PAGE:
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Old 09-18-2007, 04:05 PM   #1
Qframe
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A question to those making on-air content (mainly TV commercials).

In Australia the “FACTS OPERATIONAL PRACTICE OP-29” states that the audio reference level should be -20db (Tone) and peaks should not exceed -12db (allowing 8db headroom).

If -20db (or any other level) is set as the reference level in Edius does this effect the frequency response ie limiting and bit compression ?

I have found that since I’ve been using Edius for my on-air content and despite what reference audio level I set, my audio on-air seems low compared with other content either side. (ie other TV commercials etc.) It seems that the audio has lost much of its frequency response. This is also independent of the original audio source ie jingles/voice mix, vox, and full external mixes.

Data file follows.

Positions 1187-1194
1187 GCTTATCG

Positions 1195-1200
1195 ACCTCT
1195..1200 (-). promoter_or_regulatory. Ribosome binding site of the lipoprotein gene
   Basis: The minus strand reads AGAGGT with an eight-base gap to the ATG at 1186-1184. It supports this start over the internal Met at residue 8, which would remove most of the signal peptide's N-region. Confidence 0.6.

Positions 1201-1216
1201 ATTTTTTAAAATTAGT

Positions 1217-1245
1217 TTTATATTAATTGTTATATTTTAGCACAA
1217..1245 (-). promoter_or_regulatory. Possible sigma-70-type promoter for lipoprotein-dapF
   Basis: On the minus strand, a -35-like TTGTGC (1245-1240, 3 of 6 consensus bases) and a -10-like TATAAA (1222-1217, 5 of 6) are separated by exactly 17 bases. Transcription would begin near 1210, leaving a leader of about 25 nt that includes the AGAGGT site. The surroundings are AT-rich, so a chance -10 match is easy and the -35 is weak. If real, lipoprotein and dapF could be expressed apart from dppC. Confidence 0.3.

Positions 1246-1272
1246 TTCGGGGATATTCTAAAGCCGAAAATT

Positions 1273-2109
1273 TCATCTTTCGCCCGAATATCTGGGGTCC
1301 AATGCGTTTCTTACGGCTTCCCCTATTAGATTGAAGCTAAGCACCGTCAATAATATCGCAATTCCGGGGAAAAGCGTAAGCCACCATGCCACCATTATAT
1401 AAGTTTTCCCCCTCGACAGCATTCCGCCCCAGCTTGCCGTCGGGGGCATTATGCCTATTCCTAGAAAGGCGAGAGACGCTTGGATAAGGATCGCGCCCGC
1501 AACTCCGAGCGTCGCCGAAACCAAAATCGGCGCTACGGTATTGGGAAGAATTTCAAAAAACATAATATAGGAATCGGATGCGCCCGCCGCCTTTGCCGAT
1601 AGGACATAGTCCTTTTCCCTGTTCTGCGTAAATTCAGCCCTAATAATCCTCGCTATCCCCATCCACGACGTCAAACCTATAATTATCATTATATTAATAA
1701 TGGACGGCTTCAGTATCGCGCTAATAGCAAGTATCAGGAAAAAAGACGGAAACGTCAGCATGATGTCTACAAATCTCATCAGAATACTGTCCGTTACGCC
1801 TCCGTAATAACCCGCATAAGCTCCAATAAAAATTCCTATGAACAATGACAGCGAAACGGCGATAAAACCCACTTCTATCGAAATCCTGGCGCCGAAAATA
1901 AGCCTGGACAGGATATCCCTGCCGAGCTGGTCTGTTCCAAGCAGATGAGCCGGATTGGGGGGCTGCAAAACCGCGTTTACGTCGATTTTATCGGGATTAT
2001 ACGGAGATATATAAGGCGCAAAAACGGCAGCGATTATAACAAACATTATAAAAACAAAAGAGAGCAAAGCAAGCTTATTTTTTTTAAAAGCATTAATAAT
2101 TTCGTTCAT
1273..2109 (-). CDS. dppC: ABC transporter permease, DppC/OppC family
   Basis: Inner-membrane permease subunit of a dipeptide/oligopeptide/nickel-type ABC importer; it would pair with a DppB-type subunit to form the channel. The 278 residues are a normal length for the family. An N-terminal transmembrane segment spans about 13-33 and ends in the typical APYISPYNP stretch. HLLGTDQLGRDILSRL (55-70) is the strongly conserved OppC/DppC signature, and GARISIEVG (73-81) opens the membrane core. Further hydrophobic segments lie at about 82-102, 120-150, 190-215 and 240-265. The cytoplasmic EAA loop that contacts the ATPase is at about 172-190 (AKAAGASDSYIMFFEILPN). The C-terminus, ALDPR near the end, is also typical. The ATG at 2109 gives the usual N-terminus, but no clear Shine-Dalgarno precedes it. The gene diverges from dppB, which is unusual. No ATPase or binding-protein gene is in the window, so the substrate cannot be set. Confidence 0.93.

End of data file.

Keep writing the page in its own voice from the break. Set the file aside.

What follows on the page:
I have tried supplying the TV stations with much higher levels thinking that they might not be working to OP-29 but I have found that it makes no difference. I have also tried applying heavy multi-band compression using VST plug-ins… same result.

It’s strange that audio exported from our old Premier box appears (sounds) great on-air.

Any ideas or comments would be greatly appreciated.
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Old 09-18-2007, 06:41 PM   #2
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Quote:
Originally Posted by Qframe View Post
A question to those making on-air content (mainly TV commercials).

In Australia the “FACTS OPERATIONAL PRACTICE OP-29” states that the audio reference level should be -20db (Tone) and peaks should not exceed -12db (allowing 8db headroom).

If -20db (or any other level) is set as the reference level in Edius does this effect the frequency response ie limiting and bit compression ?